Silicon Valley Comic Con 2018 – The Future Definition of “Self” and “Being Human”

Silicon Valley Comic Con 2018 – The Future Definition of “Self” and “Being Human”


If there was one way to start a convention, it was to attend a panel looking into the very nature of what it was to be human. This panel was meant to look into advantages and pitfalls of the burgeoning digital era.


The panelists were Steve Frankel, who served as Moderator, Stacy Meyn, Steve DeWinter, and Lisa Smith Beasley. All of them come from a variety of backgrounds, being writers, members of the 501st, and fans of Science Fiction.


The first question posed to the panel was that of using Avatars. If people would be using them to either appear accurately, an ideal state or just as an avatar. Meyn make a joke that we already had something like in the world with “Second Life.” She also said that the appearance of the avatar would have drastic implications for how the power of the meeting would be handled and move throughout the course of it. The big question presented here was the implications of the ideal of humanity on the avatars themselves. How they would appear could affect the dynamics of the meeting, making it easier for it to shift into different places than it might have otherwise gone. It certainly would grant a little more freedom for the user in their own attire. It would allow someone to be dressed casually while, in the digital world, to be wearing the fully appropriate attire for the meeting itself.


After that came a very realistic if pessimistic thought on humanity itself from Frankel: that we are 50-100 kg units of purchasing power found in big bags o' water. Either Frankel or one of the panelist went on to mention that Millennials and Baby Boomers are simply marketing terms that the general population has taken on.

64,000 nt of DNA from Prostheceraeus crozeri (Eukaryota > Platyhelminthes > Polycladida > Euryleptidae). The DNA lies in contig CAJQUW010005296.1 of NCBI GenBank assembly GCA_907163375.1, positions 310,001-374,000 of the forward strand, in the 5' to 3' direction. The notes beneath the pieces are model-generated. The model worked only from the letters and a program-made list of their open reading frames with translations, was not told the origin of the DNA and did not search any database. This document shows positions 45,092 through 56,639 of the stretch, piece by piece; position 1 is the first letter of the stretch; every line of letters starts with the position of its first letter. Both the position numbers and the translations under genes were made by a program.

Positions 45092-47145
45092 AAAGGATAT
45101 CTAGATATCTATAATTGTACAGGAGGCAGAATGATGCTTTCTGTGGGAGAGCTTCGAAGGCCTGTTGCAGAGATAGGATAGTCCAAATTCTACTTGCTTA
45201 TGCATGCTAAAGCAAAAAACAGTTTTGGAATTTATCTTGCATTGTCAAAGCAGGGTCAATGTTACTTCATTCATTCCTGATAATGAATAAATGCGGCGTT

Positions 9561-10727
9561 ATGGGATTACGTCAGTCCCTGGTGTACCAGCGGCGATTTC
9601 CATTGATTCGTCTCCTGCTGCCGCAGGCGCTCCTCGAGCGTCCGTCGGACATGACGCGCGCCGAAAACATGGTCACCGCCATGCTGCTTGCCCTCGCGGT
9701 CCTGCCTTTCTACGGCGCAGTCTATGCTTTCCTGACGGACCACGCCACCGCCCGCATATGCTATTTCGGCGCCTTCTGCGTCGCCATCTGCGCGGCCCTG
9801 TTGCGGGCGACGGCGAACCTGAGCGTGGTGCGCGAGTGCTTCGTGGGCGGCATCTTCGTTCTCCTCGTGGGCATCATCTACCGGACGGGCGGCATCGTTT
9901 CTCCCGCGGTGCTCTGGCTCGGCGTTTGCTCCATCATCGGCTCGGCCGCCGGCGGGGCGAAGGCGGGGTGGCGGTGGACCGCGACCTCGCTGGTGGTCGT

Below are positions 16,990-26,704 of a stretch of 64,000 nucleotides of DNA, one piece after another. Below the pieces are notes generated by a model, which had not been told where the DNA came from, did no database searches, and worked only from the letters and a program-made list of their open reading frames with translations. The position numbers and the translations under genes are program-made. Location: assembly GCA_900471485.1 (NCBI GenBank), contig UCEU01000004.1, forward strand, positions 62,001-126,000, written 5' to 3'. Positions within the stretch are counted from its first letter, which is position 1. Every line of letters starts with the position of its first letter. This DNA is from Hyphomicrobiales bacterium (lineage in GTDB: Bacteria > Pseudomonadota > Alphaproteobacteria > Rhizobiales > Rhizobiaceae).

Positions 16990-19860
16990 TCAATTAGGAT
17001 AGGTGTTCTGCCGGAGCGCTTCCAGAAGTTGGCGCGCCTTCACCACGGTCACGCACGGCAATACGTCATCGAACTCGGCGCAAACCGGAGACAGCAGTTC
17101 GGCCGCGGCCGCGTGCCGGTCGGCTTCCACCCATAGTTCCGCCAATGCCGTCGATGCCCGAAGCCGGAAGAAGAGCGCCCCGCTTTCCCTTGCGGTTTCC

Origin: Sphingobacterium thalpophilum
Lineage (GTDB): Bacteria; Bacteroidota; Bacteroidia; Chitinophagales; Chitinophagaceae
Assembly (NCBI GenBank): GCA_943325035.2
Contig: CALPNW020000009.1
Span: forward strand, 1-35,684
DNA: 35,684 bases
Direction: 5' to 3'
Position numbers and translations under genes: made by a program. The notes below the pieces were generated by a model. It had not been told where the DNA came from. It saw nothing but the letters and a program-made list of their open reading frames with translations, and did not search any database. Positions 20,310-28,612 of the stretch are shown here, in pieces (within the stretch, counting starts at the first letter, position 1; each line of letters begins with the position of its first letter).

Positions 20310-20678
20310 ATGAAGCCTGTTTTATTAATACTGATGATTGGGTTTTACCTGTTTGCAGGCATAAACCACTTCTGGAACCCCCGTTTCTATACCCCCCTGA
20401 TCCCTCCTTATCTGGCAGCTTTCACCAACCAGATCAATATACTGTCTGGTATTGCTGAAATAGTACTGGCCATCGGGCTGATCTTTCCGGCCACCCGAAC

The next question presented to the panel was about the recent Facebook fiasco. This was asked if people's privacy was more than just an illusion. DeWinter talked about the data trails that people leave going around the Internet. He remarked that nothing on the Internet itself should be considered private. Beasley built on that, remarking that anything going onto the Internet, like with Facebook, the user should be aware it was like posting it on a billboard. Beaseley would elaborate, talking about how this data was predominately used for marketing. Also, that it was typically just managed by AI's and other programs to sift through it for specific items. This conversation did lead to the recurring theme of the tracking algorithms between searches and viewing being brought up. It did present an odd case of the advertisements essentially trying to sell the user the exact items that they had just purchased. However, among all the panelists it did also lead to that with enough information, weaknesses of the person could be gleamed that they themselves might not be aware of. It was ultimately bring up the point that business itself falls into an amoral portion of interaction. Facebook ultimately became a prime example of this. That those websites that offered a Facebook login were offering essentially a trade of privacy for convenience. This did raise the question of the degree of intrusion that someone would be willing to endure for a measure of convenience.